Appliance Installation Tips & Tricks


Paying someone to install an appliance can put your mind at ease knowing the job will be done right.

But it can also be quite expensive, leading some people to attempt installing an appliance themselves in order to save money. But is this something you might be comfortable doing?

Installing appliances takes a certain amount of know-how, but most people are capable of tackling the task if they take the time to familiarize themselves with the process.

Here are some things to know before you decide to install an appliance on your own.

Make sure there’s enough room!

Before you buy and install an appliance, make sure it fits first. You may need to enlarge space around the countertop or cabinet if you buy a larger appliance.

“Measure, measure, measure,” one of our plumbers, Russell says. “Newer refrigerators and dishwashers are physically larger than the older models they replaced. On a dishwasher, sometimes the difference between the new models and the old models can be three full inches in height.” A dishwasher, for example, needs to be the same height, depth and width to fit in the exact same spot the old one did.

Russell adds it’s also important to measure kitchen entryways to make sure a modern model can fit. If you buy a smaller version, meanwhile, you may need to close some of the space around the appliance.

“In some cases, the doors of the refrigerator may be removed to help with movement,” Russell says. “Beyond all this, don’t bite off more than you can chew. Make sure you know how to properly hook up and test water and gas connections so you don’t cause a disaster in your home.”

Door swing clearance

Not only does there need to be enough room for the appliance, you need to be able to comfortably open them as well.

Daganaar says refrigerators should open to at least a 135-degree angle.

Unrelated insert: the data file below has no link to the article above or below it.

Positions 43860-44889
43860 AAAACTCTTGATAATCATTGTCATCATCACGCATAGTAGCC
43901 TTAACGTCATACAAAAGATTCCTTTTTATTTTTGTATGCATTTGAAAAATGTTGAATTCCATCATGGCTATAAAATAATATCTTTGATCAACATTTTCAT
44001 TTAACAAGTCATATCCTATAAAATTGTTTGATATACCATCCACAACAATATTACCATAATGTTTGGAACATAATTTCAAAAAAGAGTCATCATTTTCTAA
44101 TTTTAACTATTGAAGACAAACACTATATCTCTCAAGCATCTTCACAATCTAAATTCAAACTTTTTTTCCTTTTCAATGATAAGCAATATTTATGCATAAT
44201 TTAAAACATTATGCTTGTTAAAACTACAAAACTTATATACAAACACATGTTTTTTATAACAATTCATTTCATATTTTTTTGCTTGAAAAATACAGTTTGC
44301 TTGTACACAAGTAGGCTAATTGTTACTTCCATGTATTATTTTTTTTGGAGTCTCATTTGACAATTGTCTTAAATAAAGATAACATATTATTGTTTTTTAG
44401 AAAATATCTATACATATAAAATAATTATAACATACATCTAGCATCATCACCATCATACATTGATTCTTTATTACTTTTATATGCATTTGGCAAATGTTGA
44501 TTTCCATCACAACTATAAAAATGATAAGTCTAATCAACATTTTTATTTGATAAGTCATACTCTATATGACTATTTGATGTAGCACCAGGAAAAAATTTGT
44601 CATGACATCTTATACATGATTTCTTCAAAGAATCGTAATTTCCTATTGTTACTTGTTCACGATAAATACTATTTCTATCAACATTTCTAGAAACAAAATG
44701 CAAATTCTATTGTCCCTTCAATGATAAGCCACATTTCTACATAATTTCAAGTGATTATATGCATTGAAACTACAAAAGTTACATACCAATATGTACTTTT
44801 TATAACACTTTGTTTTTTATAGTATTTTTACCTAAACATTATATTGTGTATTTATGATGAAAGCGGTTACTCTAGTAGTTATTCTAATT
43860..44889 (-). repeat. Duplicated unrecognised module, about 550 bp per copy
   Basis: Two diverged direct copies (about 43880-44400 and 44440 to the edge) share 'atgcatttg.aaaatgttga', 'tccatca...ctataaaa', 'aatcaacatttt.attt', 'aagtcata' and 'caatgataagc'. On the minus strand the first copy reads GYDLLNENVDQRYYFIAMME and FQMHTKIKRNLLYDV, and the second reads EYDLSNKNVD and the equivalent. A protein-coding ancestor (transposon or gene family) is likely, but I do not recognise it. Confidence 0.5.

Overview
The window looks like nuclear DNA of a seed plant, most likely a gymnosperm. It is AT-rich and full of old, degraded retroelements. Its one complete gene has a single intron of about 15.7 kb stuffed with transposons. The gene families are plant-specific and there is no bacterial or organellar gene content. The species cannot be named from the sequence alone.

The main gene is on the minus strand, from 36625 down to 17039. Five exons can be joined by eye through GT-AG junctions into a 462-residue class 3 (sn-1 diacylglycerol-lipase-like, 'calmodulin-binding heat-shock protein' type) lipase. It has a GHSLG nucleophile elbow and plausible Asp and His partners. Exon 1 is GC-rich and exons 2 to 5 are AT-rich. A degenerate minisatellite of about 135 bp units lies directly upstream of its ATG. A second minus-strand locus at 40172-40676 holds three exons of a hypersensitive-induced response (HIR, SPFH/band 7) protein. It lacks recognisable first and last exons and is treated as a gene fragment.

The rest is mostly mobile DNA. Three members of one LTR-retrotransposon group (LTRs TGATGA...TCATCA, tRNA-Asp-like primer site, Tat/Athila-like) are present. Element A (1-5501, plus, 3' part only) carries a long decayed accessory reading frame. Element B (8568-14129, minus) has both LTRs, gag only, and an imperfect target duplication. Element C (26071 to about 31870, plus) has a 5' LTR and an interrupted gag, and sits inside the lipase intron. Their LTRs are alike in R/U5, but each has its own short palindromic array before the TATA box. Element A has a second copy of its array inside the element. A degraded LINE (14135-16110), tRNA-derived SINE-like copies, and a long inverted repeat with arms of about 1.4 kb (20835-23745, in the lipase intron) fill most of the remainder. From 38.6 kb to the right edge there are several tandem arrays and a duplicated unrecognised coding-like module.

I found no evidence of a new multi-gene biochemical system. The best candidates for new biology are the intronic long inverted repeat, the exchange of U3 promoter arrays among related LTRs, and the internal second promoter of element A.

“Ninety degrees isn’t enough to even open a crisper drawer or change the water filter on many models,” Daganaar says. “Ideally, don’t put the refrigerator up against a wall. If it must be against a wall, consider reversing the door swing or considering another style of refrigerator to minimize the impact.”

Check the wattage

To avoid overloading a circuit, check the wattage rating on the new appliance. However, appliance technicians say many of the newer appliances actually use less power because they’re more energy efficient.

Most of your basic kitchen appliances – such as dishwashers and refrigerators – will not need a new circuit. If you do need to add a new circuit – but your service can handle the extra wattage – you can add a subpanel for additional circuits.

“They want to, at the minimum, turn off the breaker and make sure the polarity is correct,” says George Gill, owner of Mr. Appliance of Midtown in Phoenix.

Shut off the water or gas valve

Before installing appliances, turn off any water or gas valves that lead directly to the appliance, and turn them back on when you’re finished.

Gill says it’s important to properly hook up and test your gas appliances. After a gas dryer or oven is connected, Gill recommends conducting a bubble test. This involves applying dish soap to the connections and joints. If it bubbles around those areas, there’s a leak.

Gather the necessary accessories

Take note of what’s included with the new appliance, and what you may need to purchase separately. You might need new plugs (three-pronged vs. four-pronged), pipe, vents or drainage paraphernalia to complete the installation.

“Do the existing appliances already have a cord?” Gill says. “If they do, you can take the cord off. If the hoses are over five years old on a washing machine, it’s a good idea to replace them every five years.”

Gill adds that you may want to buy new connections for the other appliances, too, if they’re old.

Make sure that your appliances are completely level

It’s important to make sure all of the appliances are level. A washing machines can leak if it’s not level.

Also, check that an anti-tip device is installed on the oven, so it can’t tip over and injure someone. 

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